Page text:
“The internships in broadcast can be more complex than in music or post,” he explains. “A lot of it is video-oriented; a lot of it is [production-assistant] work, so there’s not a lot of audio-production availability in many cases. As a school, we’re still learning where the demand is coming from, building our Rolodex. But we know it’s out there.”
Brock cites a burgeoning relationship with the Mobile TV Group (formerly Mountain Mobile TV) and several regional crew-staffing companies that are taking graduates into their own apprenticeship programs: “They’re actively looking for new hires, and they want us to pre-qualify them.”
Davie believes that what schools also need to do, perhaps in conjunction with networks (which have voiced real concerns about where the next generation of broadcast-audio specialists is coming from), is develop some kind of branding around the idea of broadcast-sports audio, to establish it as a desirable career goal. “If they could do for a career in broadcast sports what they once did for careers in recording studios,” he says, referring to the highly seductive marketing efforts of some for-profit audio schools in the past, “you’ll never be short of trained employees again.”
Pro-Audio Manufacturers Fill in the Learning Gaps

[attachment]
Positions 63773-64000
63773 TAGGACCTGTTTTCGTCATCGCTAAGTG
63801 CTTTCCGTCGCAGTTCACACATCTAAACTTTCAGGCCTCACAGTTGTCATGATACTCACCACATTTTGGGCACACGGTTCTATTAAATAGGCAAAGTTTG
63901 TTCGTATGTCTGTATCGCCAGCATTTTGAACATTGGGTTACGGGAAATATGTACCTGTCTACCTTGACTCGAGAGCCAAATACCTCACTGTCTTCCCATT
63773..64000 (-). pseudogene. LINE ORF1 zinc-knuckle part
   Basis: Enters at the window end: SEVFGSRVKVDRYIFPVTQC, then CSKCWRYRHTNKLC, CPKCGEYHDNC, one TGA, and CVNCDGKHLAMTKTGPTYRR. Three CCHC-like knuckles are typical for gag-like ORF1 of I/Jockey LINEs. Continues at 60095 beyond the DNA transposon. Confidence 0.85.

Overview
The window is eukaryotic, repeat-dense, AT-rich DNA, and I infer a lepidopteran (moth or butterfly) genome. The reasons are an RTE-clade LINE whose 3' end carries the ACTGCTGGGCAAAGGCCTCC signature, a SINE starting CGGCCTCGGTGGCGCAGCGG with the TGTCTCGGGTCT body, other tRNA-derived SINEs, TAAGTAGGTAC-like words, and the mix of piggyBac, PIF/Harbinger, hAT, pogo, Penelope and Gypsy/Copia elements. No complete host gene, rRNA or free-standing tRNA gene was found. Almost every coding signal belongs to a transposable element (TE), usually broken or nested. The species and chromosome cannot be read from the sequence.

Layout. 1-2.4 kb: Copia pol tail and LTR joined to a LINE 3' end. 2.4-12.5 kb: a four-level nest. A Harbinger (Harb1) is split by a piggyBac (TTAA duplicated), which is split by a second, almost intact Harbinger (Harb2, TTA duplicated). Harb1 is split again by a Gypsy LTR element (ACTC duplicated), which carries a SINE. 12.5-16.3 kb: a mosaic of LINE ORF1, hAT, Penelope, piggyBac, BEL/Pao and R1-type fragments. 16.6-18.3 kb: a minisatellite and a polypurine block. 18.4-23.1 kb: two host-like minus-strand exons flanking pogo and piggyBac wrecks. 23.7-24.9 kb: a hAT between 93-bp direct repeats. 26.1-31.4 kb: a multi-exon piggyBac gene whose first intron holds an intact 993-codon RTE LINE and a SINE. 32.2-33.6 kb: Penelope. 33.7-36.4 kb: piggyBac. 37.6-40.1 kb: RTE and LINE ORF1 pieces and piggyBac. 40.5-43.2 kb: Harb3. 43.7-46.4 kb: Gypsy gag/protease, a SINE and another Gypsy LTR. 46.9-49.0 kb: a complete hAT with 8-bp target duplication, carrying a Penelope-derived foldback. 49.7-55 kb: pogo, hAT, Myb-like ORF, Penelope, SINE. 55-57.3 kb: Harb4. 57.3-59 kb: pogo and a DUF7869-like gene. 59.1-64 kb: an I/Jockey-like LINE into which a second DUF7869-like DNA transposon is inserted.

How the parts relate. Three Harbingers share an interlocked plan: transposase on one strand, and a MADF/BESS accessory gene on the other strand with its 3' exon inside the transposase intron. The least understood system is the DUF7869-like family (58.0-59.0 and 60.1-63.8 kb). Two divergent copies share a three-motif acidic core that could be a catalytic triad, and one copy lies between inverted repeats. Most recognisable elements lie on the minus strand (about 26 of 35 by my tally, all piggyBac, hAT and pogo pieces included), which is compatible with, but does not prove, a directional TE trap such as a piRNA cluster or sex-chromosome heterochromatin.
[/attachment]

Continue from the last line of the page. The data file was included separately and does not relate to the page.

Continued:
Pro-audio manufacturers have always offered some basic levels of training on their products and platforms, with the extent of the instruction generally commensurate with the complexity of the technology involved. But, recently, the amount and sophistication of product-centric training has been on the rise. This is due in part to a more cluttered pro-audio market and the level of nuance that comes with a mostly digital market, one in which layers of software hide reams of additional functionality that’s not always intuitively available.
Training has a marketing component: it helps a brand and its products rise a little further above the din of the market. This aspect becomes even more important in broadcast, where large corporations look for platforms with the greatest market penetration to ensure that their freelancers are conversant with whatever capital-equipment investments they make.